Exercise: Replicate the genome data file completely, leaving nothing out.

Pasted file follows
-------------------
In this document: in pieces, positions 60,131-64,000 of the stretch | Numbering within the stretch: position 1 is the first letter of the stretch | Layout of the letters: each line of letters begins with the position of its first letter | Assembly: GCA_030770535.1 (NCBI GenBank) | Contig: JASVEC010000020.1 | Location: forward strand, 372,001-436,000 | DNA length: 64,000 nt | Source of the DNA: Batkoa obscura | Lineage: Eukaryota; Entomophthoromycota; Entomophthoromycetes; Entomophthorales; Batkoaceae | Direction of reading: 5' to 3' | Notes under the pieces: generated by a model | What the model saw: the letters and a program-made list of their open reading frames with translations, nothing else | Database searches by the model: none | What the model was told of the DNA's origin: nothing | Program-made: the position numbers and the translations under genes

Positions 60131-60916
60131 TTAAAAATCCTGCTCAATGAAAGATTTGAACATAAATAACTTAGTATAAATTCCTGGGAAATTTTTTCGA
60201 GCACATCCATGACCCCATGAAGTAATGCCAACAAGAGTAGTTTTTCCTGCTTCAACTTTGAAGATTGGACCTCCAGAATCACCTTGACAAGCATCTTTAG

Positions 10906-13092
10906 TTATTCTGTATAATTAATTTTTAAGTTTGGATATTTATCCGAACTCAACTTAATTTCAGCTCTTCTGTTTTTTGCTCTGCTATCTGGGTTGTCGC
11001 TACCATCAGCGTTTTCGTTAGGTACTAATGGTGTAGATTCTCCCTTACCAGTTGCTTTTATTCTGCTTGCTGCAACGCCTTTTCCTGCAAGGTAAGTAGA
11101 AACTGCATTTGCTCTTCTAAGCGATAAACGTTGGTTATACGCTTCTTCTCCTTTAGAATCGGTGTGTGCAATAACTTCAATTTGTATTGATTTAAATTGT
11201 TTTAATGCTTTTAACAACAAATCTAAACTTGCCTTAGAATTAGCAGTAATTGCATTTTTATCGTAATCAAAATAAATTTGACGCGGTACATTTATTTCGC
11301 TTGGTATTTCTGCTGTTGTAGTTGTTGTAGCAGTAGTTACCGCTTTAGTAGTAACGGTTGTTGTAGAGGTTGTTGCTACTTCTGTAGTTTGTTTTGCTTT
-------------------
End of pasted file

In this document: in pieces, positions 60,131-64,000 of the stretch | Numbering within the stretch: position 1 is the first letter of the stretch | Layout of the letters: each line of letters begins with the position of its first letter | Assembly: GCA_030770535.1 (NCBI GenBank) | Contig: JASVEC010000020.1 | Location: forward strand, 372,001-436,000 | DNA length: 64,000 nt | Source of the DNA: Batkoa obscura | Lineage: Eukaryota; Entomophthoromycota; Entomophthoromycetes; Entomophthorales; Batkoaceae | Direction of reading: 5' to 3' | Notes under the pieces: generated by a model | What the model saw: the letters and a program-made list of their open reading frames with translations, nothing else | Database searches by the model: none | What the model was told of the DNA's origin: nothing | Program-made: the position numbers and the translations under genes

Positions 60131-60916
60131 TTAAAAATCCTGCTCAATGAAAGATTTGAACATAAATAACTTAGTATAAATTCCTGGGAAATTTTTTCGA
60201 GCACATCCATGACCCCATGAAGTAATGCCAACAAGAGTAGTTTTTCCTGCTTCAACTTTGAAGATTGGACCTCCAGAATCACCTTGACAAGCATCTTTAG

Positions 10906-13092
10906 TTATTCTGTATAATTAATTTTTAAGTTTGGATATTTATCCGAACTCAACTTAATTTCAGCTCTTCTGTTTTTTGCTCTGCTATCTGGGTTGTCGC
11001 TACCATCAGCGTTTTCGTTAGGTACTAATGGTGTAGATTCTCCCTTACCAGTTGCTTTTATTCTGCTTGCTGCAACGCCTTTTCCTGCAAGGTAAGTAGA
11101 AACTGCATTTGCTCTTCTAAGCGATAAACGTTGGTTATACGCTTCTTCTCCTTTAGAATCGGTGTGTGCAATAACTTCAATTTGTATTGATTTAAATTGT
11201 TTTAATGCTTTTAACAACAAATCTAAACTTGCCTTAGAATTAGCAGTAATTGCATTTTTATCGTAATCAAAATAAATTTGACGCGGTACATTTATTTCGC
11301 TTGGTATTTCTGCTGTTGTAGTTGTTGTAGCAGTAGTTACCGCTTTAGTAGTAACGGTTGTTGTAGAGGTTGTTGCTACTTCTGTAGTTTGTTTTGCTTT